easily change all that–he can get released from his engagement. He
didn’t know we wanted him in our church.”
“I’m not excited, ma’am,” puffed my uncle; “I was never calmer in my
life–but the thing’s preposterous, madam. It’s utterly absurd–it’s
“Yes, yes,” broke in my Aunt Agnes, “of course, it’s the easiest thing
in the world to arrange. All Mr. Laird has to do is to explain to that
coloured preacher that—-”
“But I can’t,” interrupted Mr. Laird; “that is, I won’t.” The word
fell strangely on the ears of Southern ladies. “I gave him my
promise–and that’s the end of it. I’ll preach in Zion Church–or
whatever they call it–next Sabbath morning. If the Lord will,” he
added, with what appeared to us all quite superfluous piety. I didn’t
know then that Scotch people never take any chances.
“But you don’t realize what you’re doing, sir,” remonstrated my uncle;
“you fail to realize—-”
“I’m doing what no man will prevent,” broke in our visitor, and his eye
was flashing like the diamond on my finger; “I’m going to preach the
Gospel to them, if I get the chance.”
“That’s all right,” began my uncle, “that’s all right in its way,
“What’s all right in its way?” demanded the Reverend Gordon Laird, his
voice quite resounding now.
“That’s all right–that Gospel business,” explained my uncle, evidently
a little at a loss. “The Gospel’s all right in its place, but—-
“Thank you,” gave back Mr. Laird, his strong Scotch lip trembling,
“you’re very magnanimous, sir.”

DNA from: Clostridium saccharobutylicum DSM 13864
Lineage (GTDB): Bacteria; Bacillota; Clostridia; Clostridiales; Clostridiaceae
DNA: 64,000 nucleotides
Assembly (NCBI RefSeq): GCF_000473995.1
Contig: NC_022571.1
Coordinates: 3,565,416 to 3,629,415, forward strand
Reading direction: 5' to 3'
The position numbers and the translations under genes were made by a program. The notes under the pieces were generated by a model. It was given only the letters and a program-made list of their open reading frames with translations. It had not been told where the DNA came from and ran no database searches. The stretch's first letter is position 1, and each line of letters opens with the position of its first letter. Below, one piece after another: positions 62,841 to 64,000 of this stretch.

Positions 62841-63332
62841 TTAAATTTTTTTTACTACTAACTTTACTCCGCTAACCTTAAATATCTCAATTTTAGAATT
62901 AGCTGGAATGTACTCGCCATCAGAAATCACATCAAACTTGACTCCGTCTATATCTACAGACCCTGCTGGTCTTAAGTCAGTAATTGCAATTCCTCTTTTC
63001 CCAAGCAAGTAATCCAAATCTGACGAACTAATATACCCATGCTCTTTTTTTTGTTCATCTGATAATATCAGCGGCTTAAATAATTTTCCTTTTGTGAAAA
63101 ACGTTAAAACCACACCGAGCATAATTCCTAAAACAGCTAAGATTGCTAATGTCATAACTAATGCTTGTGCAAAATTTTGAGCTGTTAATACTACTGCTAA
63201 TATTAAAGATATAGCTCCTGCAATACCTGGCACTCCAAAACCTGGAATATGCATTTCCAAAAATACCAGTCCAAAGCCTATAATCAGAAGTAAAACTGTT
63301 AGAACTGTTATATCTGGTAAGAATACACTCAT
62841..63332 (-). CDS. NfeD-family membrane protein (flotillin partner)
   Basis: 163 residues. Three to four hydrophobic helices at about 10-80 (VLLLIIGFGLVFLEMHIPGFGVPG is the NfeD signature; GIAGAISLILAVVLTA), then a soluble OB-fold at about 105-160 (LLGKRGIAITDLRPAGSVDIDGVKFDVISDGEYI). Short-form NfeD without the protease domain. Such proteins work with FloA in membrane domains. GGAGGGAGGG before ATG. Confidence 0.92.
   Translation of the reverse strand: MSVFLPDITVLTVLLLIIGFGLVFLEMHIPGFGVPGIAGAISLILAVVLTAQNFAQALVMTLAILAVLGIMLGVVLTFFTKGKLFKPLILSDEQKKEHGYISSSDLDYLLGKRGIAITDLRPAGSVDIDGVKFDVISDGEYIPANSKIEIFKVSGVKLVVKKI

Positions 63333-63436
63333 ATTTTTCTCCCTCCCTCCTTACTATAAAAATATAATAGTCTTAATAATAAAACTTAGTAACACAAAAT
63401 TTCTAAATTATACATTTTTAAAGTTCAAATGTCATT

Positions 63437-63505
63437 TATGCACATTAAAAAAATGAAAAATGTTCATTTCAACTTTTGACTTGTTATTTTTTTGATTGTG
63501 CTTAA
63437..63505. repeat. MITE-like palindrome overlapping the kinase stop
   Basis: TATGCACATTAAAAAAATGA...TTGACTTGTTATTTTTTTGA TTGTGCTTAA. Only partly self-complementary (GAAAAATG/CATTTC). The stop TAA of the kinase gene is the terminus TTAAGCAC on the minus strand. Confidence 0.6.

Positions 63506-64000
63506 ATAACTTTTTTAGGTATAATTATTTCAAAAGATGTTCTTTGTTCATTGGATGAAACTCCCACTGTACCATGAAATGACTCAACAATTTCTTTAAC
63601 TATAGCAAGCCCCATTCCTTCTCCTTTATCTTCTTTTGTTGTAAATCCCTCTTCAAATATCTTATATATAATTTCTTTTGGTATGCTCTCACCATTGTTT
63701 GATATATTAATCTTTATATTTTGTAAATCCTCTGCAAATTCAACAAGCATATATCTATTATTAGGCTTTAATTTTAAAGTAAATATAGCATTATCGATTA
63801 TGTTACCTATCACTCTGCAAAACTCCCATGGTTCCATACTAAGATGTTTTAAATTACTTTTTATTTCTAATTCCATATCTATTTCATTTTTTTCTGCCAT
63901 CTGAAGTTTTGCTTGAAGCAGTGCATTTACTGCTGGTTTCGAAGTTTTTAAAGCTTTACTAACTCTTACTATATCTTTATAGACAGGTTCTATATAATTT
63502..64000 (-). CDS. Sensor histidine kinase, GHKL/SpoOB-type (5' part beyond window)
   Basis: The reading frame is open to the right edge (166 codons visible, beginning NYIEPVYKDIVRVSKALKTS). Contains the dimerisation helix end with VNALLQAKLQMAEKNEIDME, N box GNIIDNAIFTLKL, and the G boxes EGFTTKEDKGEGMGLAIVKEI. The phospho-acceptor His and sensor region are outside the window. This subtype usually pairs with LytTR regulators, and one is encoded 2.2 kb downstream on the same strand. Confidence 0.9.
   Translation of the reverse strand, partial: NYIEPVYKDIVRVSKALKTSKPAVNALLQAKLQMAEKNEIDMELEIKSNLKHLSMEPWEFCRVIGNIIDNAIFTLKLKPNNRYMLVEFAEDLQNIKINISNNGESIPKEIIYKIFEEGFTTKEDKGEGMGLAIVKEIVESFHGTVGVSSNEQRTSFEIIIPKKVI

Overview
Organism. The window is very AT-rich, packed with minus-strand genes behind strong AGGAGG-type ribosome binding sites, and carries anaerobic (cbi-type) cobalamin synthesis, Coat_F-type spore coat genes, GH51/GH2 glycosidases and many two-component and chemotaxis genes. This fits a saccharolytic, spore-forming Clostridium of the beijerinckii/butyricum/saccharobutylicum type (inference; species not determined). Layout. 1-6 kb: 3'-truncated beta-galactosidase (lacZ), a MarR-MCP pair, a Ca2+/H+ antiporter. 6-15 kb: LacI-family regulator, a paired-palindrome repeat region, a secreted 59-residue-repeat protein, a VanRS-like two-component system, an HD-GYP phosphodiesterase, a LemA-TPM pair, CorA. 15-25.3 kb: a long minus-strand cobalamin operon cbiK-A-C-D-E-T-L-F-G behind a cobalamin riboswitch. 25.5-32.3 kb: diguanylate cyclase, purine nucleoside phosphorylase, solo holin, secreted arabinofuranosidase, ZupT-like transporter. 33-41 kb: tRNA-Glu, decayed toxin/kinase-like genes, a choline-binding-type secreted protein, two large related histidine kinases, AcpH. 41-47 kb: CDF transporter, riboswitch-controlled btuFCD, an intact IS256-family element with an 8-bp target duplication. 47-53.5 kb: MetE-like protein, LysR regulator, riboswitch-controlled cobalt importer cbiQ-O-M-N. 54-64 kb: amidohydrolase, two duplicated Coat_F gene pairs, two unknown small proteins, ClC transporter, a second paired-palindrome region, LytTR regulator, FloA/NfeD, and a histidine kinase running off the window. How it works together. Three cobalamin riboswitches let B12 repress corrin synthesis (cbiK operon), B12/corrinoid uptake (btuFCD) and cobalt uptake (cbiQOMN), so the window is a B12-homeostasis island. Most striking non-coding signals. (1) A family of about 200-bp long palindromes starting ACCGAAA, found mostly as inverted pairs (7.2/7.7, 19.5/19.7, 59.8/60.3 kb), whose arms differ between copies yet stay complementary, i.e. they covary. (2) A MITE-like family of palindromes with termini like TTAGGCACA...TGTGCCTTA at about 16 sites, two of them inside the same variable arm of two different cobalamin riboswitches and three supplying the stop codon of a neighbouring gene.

“But you don’t know what you’re exposing yourself to,” pursued my
uncle, apparently deaf to Mr. Laird’s retort. “They’ll make a fool of
you in the pulpit, sir. I’ll tell you something, sir. Your sermon
will be wasted. We had a man here once–a white man–an evangelist,
who expected to move on anyhow. And he tried this little trick of
yours–he preached to those coons in their own church one day. And I
heard later how they made a fool of him. He preached about folks
having to use the means. Good sermon, too, sir. But he was no sooner
through than the nigger preacher got up after him–and he said he’d
give them a little illustration. Then he told them a ribald yarn, sir,
right in the church; said he and his ten-year-old brother were in bed
once, and they heard their mother telling their father of some
devilment they’d been up to; and the father said he’d go up-stairs when
he had finished his supper. Well, this nigger preacher went on to say
he got up to pray–but his brother–his brother believed in using the
means; and so he said he wouldn’t pray, but he’d get up and put
something on. That’s what he told them, sir–an indecent tale–and the
white preacher had to sit and hear it,” concluded my uncle, his cheeks
burning with indignation.
“I won’t give the black brother a chance to illustrate,” said Mr. Laird
stolidly; “I’ll close the service when I’m through.” Then he laughed.
“You’re trifling with me, sir,” said my Uncle Henry chokingly, rising
as he spoke. I saw the quick pallor come to the cheek of my Aunt
Agnes; as for my mother, she was fairly trembling. As for me–well, I
But just at this crisis a remarkable thing occurred. Mr. Laird didn’t
seem to notice my uncle’s movement at all. Indeed, he was not looking
in his direction, but sat gazing intently out towards the road that ran
down to the river and the bridge. Involuntarily my eyes followed his,
and a moment sufficed to reveal the object of his interest. For down